Conference Coverage

Ozanimod for relapsing MS shows long-term safety, efficacy with age differences


AT CMSC 2023

Long-term use of ozanimod for multiple sclerosis (MS) was well-tolerated across multiple age groups, though risk of certain infections and other treatment-emergent adverse events (TEAE) did increase with age, according to research presented at the annual meeting of the Consortium of Multiple Sclerosis Centers.

Research from the phase 3 DAYBREAK trial had already shown the safety of ozanimod, and the Food and Drug Administration approved the drug as an oral disease-modifying therapy for relapsing forms of MS in 2020.

“In the DAYBREAK study, we already have shown that the clinical and radiological disease was quite low in these patients who received the higher dose of ozanimod, and those who switched from the lower dose of the interferon to this active treatment also had decreases in their annualized relapse rate and their MRI lesion counts,” Sarah Morrow, MD, associate professor of neurology at Western University in London, Ontario, told attendees. She presented the data on behalf of senior author Bruce Cree, MD, PhD, professor of neurology and clinical research director at the University of California, San Francisco, Multiple Sclerosis Center, and the other authors. “But what was not known was whether there’s a difference in efficacy based on age, and we know that disease activity can differ based on age in person with relapsing multiple sclerosis.”

Examining efficacy by age

Analysis of data from DAYBREAK and an open-label extension study revealed that respiratory infections were more common in patients younger than 35, and urinary tract infections, dizziness, and treatment-emergent depressive symptoms became were common in patients age 50 and older. “Serious infections did not vary by age, and there were too few serious events to identify any age-related trends by specific TEAE,” the authors reported. During the open-label extension of the study, no new adverse events emerged, “confirming the ozanimod safety profile reported in the parent trials,” SUNBEAM and RADIANCE, the authors reported.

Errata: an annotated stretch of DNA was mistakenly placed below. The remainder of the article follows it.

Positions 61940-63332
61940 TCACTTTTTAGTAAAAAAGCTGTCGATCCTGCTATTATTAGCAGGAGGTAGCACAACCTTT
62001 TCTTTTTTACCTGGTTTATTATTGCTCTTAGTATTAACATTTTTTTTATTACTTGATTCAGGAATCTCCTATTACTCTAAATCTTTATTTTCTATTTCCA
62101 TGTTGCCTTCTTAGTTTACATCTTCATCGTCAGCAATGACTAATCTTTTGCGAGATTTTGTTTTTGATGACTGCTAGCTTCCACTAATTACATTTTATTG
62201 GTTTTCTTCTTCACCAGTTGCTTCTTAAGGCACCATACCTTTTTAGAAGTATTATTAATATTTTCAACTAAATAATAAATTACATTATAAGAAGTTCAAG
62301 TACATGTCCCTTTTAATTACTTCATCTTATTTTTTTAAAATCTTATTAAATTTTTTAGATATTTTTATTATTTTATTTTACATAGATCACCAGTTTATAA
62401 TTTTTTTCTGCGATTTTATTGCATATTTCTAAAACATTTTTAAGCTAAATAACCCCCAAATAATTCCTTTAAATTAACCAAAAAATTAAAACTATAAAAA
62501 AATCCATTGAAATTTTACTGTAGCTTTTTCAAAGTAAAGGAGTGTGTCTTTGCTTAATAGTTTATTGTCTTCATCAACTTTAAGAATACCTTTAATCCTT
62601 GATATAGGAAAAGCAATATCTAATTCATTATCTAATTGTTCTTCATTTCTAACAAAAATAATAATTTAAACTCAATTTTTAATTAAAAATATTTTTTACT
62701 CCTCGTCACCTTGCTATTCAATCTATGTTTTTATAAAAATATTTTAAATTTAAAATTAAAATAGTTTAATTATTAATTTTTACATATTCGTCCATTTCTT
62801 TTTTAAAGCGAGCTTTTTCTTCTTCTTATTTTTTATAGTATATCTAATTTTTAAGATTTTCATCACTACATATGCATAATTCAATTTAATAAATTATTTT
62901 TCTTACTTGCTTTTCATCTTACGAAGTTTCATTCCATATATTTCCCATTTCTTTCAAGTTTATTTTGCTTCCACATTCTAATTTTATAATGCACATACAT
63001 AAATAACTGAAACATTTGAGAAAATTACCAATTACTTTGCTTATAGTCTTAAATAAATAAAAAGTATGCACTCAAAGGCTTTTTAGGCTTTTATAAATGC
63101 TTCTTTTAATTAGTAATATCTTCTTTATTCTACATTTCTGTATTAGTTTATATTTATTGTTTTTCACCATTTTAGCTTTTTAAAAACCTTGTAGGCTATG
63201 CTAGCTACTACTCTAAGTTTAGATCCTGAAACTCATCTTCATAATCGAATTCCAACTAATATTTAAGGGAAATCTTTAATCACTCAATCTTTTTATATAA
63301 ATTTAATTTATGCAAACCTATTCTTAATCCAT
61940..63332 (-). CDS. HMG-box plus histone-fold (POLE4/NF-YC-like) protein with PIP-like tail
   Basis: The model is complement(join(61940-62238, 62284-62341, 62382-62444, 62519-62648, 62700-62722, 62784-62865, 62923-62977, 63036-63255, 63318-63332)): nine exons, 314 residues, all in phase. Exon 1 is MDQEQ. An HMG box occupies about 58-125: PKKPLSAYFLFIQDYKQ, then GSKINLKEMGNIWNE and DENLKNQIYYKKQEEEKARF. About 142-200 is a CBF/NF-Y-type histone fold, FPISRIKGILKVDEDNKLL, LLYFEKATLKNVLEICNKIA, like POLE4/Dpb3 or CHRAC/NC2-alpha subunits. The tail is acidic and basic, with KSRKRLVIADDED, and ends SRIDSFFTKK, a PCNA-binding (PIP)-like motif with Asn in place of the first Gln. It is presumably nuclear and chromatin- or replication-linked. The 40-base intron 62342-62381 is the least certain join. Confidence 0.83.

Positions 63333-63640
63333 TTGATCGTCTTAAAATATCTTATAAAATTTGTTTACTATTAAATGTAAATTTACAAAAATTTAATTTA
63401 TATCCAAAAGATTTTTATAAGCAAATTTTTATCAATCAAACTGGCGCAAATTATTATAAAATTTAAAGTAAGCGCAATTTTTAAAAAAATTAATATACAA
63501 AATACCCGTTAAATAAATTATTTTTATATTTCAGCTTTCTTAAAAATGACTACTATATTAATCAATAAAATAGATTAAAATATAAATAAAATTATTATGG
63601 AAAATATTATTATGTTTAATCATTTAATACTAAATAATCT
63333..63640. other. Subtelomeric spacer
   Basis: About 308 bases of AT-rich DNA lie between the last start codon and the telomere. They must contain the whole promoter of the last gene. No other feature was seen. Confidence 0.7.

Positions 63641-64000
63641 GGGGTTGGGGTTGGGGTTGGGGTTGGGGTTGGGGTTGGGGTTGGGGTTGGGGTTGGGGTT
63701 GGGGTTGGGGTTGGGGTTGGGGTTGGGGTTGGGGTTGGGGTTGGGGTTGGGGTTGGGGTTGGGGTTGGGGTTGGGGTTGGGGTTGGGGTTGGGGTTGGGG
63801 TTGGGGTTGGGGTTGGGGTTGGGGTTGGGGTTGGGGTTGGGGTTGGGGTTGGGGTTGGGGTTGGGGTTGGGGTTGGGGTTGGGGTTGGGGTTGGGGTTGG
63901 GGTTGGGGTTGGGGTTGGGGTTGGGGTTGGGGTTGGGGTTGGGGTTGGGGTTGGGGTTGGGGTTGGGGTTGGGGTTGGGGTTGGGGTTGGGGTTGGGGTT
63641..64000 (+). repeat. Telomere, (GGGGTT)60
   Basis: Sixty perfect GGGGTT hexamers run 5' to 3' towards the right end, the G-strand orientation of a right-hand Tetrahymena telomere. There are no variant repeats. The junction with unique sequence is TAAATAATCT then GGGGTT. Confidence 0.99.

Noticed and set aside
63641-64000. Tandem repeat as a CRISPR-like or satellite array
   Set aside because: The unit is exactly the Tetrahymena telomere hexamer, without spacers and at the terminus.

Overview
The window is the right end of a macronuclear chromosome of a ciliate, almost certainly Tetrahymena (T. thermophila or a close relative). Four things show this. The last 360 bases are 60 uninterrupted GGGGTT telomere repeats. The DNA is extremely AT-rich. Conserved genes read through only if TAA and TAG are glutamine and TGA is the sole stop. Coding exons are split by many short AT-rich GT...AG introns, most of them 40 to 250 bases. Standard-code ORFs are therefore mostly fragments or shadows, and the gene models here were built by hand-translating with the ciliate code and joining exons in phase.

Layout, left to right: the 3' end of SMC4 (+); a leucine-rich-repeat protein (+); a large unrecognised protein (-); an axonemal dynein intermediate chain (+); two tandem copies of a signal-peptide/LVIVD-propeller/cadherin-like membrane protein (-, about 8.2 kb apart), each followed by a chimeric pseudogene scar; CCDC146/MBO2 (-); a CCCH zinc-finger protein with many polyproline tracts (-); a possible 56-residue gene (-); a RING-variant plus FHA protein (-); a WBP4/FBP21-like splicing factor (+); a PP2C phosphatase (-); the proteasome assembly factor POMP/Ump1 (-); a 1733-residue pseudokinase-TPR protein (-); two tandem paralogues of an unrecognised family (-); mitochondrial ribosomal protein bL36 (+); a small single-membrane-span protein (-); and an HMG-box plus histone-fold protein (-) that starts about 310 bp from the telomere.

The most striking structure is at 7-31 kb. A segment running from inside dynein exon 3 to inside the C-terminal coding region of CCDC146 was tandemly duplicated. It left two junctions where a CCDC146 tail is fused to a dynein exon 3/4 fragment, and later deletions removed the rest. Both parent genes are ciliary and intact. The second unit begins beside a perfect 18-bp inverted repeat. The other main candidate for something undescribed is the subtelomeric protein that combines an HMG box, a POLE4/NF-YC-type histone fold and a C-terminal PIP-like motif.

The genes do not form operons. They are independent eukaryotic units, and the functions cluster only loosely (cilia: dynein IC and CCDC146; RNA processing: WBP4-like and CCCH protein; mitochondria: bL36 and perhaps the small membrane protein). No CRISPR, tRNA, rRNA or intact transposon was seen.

The phase 3 parent trials compared 30 mcg once weekly of intramuscular interferon beta-1a to 0.92 mg of once-daily oral ozanimod and 0.46 mg of once-daily oral ozanimod. In the DAYBREAK open-label extension, 2,256 participants underwent a dose escalation over 1 week until all reached 0.92 mg of ozanimod, where they remained for approximately 5 years of follow-up. The researchers then analyzed TEAEs, serious adverse events, and TEAEs leading to discontinuation in four age categories: 18-25, 26-35, 36-49, and 50 and older.

Respiratory infections occurred more often in those aged 18-25 (10.9%) and 26-35 (6.1%) than in those 36-49 (5.8%) and 50 and older (3.4%). However, UTIs occurred most in those age 50 and older (9.2%), versus occurring in 6.6% of those 36-49, 4.3% of those aged 26-35, and 4.6% of those 18-25.

High cholesterol occurred significantly less often in those 18-25 (1.4%) and 26-35 (2%) than in those 36-49 (5%) and 50 and older (8%), and hypertension showed a similar pattern: 2% in the youngest group, 4.7% in those aged 26-35, 12.8% in those aged 36-49, and 16.7% in those aged 50 and older.

Other TEAEs that occurred more often in older patients included depression/depressive symptoms, dizziness, back pain, joint pain, osteoarthritis, and high gamma-glutamyl transferase (GGT) levels. Overall cardiac and vascular disorders and malignancies were also more common as participants’ age increased.


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